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Hoffmann, R. A wiki for the life sciences where authorship matters. Nature Genetics (2008)

Lipopolysaccharide core glycosylation in Rhizobium leguminosarum. An unusual mannosyl transferase resembling the heptosyl transferase I of Escherichia coli.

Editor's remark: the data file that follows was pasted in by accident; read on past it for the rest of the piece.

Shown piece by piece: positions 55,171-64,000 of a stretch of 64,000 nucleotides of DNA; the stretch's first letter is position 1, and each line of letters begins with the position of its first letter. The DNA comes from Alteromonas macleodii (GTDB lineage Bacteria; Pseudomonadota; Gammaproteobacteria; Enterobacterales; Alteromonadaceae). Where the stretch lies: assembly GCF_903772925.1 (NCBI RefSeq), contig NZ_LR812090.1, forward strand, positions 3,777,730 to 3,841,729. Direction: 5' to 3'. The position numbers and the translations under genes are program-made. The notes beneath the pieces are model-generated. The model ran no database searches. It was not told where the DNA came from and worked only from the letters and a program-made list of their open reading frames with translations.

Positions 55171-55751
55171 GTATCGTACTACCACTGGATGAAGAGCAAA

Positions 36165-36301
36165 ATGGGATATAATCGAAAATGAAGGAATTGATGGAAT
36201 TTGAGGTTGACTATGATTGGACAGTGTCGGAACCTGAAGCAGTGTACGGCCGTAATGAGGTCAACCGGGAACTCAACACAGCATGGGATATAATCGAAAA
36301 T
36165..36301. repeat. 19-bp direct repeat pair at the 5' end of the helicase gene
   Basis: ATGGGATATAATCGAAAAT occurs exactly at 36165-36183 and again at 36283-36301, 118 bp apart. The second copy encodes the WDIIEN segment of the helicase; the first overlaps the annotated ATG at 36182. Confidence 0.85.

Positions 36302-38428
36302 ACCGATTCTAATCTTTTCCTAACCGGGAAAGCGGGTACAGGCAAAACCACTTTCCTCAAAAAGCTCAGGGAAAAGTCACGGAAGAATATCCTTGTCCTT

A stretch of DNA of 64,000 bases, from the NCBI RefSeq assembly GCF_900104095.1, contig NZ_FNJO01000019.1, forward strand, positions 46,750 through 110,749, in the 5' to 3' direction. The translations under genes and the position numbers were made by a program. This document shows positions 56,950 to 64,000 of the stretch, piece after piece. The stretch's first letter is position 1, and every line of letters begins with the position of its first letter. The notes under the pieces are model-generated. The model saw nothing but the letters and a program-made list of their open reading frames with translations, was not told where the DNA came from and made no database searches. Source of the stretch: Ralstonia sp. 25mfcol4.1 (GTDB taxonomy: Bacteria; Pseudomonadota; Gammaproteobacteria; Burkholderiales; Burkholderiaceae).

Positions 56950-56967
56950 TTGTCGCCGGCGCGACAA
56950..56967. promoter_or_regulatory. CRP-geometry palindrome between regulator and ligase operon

The lipopolysaccharide structure of the nitrogen-fixing bacterium Rhizobium leguminosarum differs from that of Escherichia coli in several ways, one of which is the sugar composition of the core. The E. coli inner core consists of 3-deoxy-D-manno-octulosonic acid (Kdo) and L-glycero-D-manno-heptose (heptose), while the inner core of R. leguminosarum contains 2-keto-3-deoxy-D-manno-octulosonic acid (Kdo), mannose, galactose, and galacturonic acid. The two Kdo residues and their linkages appear to be identical in both species. The linkages of heptose in E. coli and of mannose in R. leguminosarum to Kdo are both alpha1-5. We now characterize a membrane-associated glycosyl transferase in R. leguminosarum extracts that incorporates mannose into nascent lipopolysaccharide, using Kdo2-lipid IVA as the acceptor and GDP-mannose (or synthetic ADP-mannose) as the donor. The mannosyl transferase is associated with the inner membrane. The apparent Km values for GDP-mannose and Kdo2-lipid IVA are 4.3 microM and 7.1 microM, respectively, in the presence of excess co-substrate. Extracts of E. coli do not catalyze GDP-mannose-dependent glycosylation of Kdo2-lipid IVA, but they are active when ADP-mannose is substituted for GDP-mannose. Given the structural similarity of ADP-mannose to ADP-heptose, we examined the possibility that heptosyl transferase I of E. coli (the product of the rfaC gene) catalyzes mannose transfer from ADP-mannose to Kdo2-lipid IVA. Extracts of E. coli mutants defective in the rfaC gene are unable carry out ADP-mannose-dependent glycosylation of Kdo2-lipid IVA. Plasmids bearing rfaC+ not only restore the missing activity but also direct its overexpression. Our assay using ADP-mannose as a substitute for ADP-heptose (which is not readily available) should facilitate the purification and characterization of heptosyl transferase I of E. coli. The GDP-mannose-dependent enzyme of R. leguminosarum may represent a functional equivalent of E. coli RfaC.[1]


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